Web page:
Out of site, out of mind

To paraphrase, if some garbage falls in the forest, and there's no-one to see it, does it make a smell? I'm sure if I dropped some garbage on a neighbour's lawn they would take offense, but if people are travelling away from home, in an isolated area, it seems OK to just leave things there. Especially if the assumptions are that it's your place anyways, lots out room there, and would be too much trouble to bring it back from that far away.
Toronto is sending it's garbage to Michigan, which may be offensive to some there, but also a good source of revenue. My home town thought they had a win-win situation, fill an old open pit iron mine, and make some money, but there were those pesky environmental issues again! So why not just fire it all to the moon?


Satellite has been launched next April to test relativity

From BBC news on-line (with smart-ass comments added because I'm avoiding work)
Satellite to test Einstein theory
A satellite that will put Albert Einstein's Theory of Relativity to the test is ready to be launched.
Nasa hopes Gravity Probe B will lift off from California on 17 April. Since it was first proposed in 1959, the project has been aborted and delayed because of technical hiccups many times.
I would assume that is because every launch day they read in the paper it has already been sent
Now it is ready to test two of Einstein's theories about the nature of space and time, and how the Earth distorts them. The unmanned satellite will orbit 640km (400 miles) above Earth, measuring any slight changes in gravity.
Perfect sphere
The satellite will carry four ping-pong-sized balls made from quartz and sealed in a vacuum. The scientists behind the project say they are the most perfect spheres ever made. To ensure accuracy, the balls must be kept chilled to near absolute zero, inside the largest vacuum flask ever flown in space, and isolated from any disturbances in the quietest environment ever produced, said Anne Kinney, director of Nasa's division of astronomy and physics.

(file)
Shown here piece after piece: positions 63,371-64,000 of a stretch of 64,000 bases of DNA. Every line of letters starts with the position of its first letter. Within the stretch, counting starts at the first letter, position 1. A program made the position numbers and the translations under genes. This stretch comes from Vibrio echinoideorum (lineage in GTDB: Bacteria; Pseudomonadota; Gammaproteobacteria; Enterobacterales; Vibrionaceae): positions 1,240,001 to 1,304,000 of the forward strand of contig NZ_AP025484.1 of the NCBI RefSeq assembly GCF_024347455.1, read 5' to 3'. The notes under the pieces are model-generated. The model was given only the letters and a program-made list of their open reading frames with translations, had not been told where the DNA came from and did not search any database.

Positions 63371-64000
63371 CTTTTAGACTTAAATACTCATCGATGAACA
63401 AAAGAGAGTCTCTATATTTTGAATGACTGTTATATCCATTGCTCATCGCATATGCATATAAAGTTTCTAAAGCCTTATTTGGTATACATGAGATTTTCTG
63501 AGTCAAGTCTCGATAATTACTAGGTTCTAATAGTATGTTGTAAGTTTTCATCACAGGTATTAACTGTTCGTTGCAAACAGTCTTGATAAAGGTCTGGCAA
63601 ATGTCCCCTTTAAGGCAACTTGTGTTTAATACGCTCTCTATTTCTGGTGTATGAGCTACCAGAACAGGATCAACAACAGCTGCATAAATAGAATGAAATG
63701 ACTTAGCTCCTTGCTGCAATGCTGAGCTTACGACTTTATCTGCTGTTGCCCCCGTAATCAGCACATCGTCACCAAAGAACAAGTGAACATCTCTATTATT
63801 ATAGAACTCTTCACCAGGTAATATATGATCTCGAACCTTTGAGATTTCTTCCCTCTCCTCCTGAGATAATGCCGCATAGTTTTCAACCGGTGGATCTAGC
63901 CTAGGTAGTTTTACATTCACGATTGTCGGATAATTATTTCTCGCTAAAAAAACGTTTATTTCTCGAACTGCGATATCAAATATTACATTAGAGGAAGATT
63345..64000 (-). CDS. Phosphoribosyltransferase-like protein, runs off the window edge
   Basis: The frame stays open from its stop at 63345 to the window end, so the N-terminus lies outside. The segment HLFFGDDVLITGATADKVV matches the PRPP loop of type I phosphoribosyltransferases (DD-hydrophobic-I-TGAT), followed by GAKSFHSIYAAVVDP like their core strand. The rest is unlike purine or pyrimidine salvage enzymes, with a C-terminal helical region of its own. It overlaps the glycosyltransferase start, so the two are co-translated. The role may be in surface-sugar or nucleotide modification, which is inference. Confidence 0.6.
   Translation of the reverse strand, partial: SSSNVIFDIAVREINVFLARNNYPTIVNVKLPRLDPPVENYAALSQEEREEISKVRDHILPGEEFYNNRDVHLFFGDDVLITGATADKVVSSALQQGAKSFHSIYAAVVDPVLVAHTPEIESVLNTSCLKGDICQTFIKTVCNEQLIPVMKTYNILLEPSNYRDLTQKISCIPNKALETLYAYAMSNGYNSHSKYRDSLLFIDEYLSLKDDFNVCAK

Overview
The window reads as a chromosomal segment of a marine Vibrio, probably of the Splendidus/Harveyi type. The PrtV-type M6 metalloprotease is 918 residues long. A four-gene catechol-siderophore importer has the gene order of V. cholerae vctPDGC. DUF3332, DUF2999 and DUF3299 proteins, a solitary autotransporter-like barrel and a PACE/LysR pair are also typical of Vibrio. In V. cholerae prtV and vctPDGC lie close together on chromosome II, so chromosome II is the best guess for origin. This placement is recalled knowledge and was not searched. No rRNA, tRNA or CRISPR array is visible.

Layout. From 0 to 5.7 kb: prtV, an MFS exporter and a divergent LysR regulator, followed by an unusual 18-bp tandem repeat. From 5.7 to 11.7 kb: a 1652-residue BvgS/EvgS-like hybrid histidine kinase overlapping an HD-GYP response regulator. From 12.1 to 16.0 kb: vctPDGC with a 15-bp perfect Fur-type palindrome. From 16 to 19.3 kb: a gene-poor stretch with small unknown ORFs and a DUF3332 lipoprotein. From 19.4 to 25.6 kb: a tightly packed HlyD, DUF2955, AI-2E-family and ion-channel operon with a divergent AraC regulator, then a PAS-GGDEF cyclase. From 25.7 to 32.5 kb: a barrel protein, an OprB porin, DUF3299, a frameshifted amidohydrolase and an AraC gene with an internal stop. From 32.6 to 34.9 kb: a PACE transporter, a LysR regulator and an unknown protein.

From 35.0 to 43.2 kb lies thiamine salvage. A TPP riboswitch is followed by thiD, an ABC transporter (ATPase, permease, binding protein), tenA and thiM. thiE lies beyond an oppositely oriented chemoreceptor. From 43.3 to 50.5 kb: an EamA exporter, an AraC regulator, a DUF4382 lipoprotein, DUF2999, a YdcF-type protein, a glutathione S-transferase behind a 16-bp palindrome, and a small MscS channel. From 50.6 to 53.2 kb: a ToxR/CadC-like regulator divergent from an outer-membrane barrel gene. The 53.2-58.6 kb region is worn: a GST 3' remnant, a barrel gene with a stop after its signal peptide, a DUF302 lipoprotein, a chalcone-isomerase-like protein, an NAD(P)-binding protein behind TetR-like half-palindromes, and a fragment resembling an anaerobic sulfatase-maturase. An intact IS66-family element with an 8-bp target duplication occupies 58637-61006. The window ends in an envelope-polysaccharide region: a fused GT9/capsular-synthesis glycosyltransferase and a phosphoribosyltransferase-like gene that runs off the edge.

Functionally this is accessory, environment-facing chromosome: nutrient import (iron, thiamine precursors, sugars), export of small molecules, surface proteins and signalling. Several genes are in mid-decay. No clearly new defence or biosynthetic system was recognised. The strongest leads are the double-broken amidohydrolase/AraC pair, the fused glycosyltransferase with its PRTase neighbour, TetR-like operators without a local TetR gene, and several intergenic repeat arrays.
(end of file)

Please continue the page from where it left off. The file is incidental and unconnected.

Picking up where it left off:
Once in space the balls will be sent spinning. If Einstein is correct, there should be slight changes to the balls' orientation, or 'spin axis'. Scientists will carefully measure the expected tiny changes in the balls' movements.
This is too cool- pun intended). Is there also a little tiny ping-pong table in there for the balls to bounce back and forth on? Or do they control it from earth with a Pong interface?
Einstein proposed in 1916 that space and time form a structure that can be curved by the presence of a body.
I think that was even pre-Baywatch.
Gravity Probe B will test how space and time are warped by the presence of the Earth, and how the Earth's rotation twists and drags space-time around with it. The warping effect has been measured before, but the twisting effect, called frame-dragging, has never been directly detected. The Nasa mission aims to examine both.
The twisting effect can easily be measured by sticking onto the satellite one of those little dashboard hula dolls .
Francis Everitt, the principal investigator of the project, said: "Aren't Einstein's theories all established and confirmed? After all it was 50 years ago that Einstein himself died and it's 100 years next year when he developed his first theory of relativity. Don't we already know it all? The answer is no."
If there are no more delays, the probe's mission should be completed in 16 months' time.